The formation of covalent cross-links by enzymatic LOX activity are required for the formation of mature and insoluble collagen [3, 5, 7]. In the present study, significantly decreased collagen fiber diameters have been measured in Lox-/- tissues, indicating impaired collagen matrix accumulation. A functional collagenous bone matrix may be critical for cell-cell and cell-matrix interactions affecting cell differentiation. Previous studies suggest that LOX plays an important role in osteoblastic differentiation [21, 29, 42, 43]. The present study demonstrates for the first time that Lox gene deficiency affects the osteoblastic phenotype. DNA synthesis was significantly decreased in Lox-/- osteoblasts compared to wt cells. From our previous data, it is known that LOX can be localized in the intracellular space and LOX has been suggested to regulate gene transcription [21, 24, 25, 29]. LOX binds to intracellular cell components, in particular to the microtubular network , which is considered a prerequisite for development of a proper mitotic spindle apparatus and normal cell cycle progression . Further studies will examine involved transcriptional control of observed effects of Lox depletion on cell devision. In addition, the balance of osteoblast proliferation and apoptosis determines the size of the osteoblast population . In the present study, decreased cell proliferation was accompanied by normal regulation of apoptosis in Lox-/- osteoblasts, suggesting an overall decrease of the size of osteoblast population.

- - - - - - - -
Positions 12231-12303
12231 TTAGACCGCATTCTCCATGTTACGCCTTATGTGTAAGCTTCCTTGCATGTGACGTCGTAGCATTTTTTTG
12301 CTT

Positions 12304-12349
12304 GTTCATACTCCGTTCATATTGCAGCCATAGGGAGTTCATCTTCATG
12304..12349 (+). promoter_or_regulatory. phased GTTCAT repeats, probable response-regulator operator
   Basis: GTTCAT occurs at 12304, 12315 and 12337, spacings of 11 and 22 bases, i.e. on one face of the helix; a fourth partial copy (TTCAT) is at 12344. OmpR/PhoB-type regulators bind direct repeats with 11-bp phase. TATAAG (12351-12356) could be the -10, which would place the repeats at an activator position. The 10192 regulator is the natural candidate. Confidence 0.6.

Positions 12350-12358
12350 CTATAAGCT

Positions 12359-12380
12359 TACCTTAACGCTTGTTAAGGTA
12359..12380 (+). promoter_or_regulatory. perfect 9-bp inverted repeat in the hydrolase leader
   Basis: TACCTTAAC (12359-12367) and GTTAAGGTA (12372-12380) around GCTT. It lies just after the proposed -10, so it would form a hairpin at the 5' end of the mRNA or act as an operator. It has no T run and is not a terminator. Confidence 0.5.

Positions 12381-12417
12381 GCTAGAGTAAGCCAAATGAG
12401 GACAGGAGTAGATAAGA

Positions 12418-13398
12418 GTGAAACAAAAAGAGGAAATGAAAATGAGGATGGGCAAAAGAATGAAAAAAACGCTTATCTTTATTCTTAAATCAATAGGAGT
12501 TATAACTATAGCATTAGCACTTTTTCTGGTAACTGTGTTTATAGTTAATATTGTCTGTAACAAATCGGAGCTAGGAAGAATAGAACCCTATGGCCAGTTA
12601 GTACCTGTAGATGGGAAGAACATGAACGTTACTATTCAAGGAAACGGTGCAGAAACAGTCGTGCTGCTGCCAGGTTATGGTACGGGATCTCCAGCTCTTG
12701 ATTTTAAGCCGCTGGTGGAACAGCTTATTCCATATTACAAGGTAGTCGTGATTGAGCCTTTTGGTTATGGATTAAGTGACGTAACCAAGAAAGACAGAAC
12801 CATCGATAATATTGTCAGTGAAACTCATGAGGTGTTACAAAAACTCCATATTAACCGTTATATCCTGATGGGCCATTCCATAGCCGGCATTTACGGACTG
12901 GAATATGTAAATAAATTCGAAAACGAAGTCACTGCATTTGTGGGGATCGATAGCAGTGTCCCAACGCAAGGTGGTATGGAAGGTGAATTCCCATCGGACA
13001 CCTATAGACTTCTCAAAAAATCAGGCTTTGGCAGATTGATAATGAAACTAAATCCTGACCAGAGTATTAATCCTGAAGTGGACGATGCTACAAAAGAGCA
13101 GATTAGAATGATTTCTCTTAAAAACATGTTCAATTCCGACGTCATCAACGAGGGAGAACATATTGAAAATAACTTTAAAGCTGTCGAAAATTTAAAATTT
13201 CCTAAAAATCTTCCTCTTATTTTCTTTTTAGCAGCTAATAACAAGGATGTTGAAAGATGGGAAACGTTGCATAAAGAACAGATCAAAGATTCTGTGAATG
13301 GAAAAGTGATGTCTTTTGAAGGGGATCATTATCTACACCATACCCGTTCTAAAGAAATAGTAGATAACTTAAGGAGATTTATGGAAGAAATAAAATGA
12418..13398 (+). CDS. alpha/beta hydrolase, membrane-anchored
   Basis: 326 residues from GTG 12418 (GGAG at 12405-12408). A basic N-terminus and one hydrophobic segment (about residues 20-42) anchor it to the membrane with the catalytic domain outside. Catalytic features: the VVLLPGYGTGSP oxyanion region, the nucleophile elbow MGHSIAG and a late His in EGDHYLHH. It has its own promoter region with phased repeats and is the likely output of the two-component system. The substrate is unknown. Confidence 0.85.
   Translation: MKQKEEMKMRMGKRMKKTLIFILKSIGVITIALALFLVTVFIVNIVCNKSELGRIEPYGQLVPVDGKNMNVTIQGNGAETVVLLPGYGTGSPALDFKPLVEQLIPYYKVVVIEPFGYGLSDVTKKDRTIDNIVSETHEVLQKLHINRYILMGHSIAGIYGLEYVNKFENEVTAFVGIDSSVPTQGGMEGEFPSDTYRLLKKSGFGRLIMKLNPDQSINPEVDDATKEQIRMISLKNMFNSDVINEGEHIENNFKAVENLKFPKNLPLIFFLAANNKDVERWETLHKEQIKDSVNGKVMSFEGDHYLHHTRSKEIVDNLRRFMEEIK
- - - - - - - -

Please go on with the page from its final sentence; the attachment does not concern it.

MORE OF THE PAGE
Osteoblasts pass through phenotypic changes with distinct patterns of gene expression as they differentiate . The present data indicate that Lox gene does not only influence early but also later stages of osteoblast differentiation as well, as decreased mineral nodule formation in Lox-/- cultures was noted. In addition, to gain insights into molecular mechanisms associated with this inhibition, we determined the expression levels of osteoblast transcription factors and phenotypic markers of various stages of osteoblast differentiation. Our data show that early markers of osteoblast differentiation such as type I collagen as well as the marker of fully differentiated osteoblasts, BSP, were significantly down-regulated in bone tissue lacking Lox gene. Additionally, Runx2/cbfa1, a master transcription factor for the osteoblast lineage, which positively controls the expression of type I collagen and BSP , was significantly decreased. Altogether, inhibition of differentiation could be a consequence of inhibited cell proliferation. Besides, Lox depletion seems to directly affect osteoblast differentiation, as shown by down-regulation of the expression of osteoblastic differentiation markers, and thus can not completely be explained by diminished cell density.
Further studies are warranted to examine the interaction between enzymatic collagen cross-linkage and cellular effects as well as its effects on the formation of functional bone tissue. Based on the present data, we suspect that LOX promotes bone development through mechanisms in addition to its well established role in collagen cross-linking, and further studies are in progress to address novel mechanisms of action in normal developing osteoblast cultures.
We thank B. Danielowski and V. Kanitz for the technical support in the laboratory. This study has been supported by a grant DE140066 to P.T., grants 202469 from the Health Science Council and the S. Juselius Foundation to J. M., a research stipend from DFG GK-325-00 to P.M. and N.H. as well as by a short term research fellowship from EMBO, from COST, a habilitation stipend from the Charité - Universitätsmedizin Berlin and by a research grant from DFG PI 420/3 to N.P.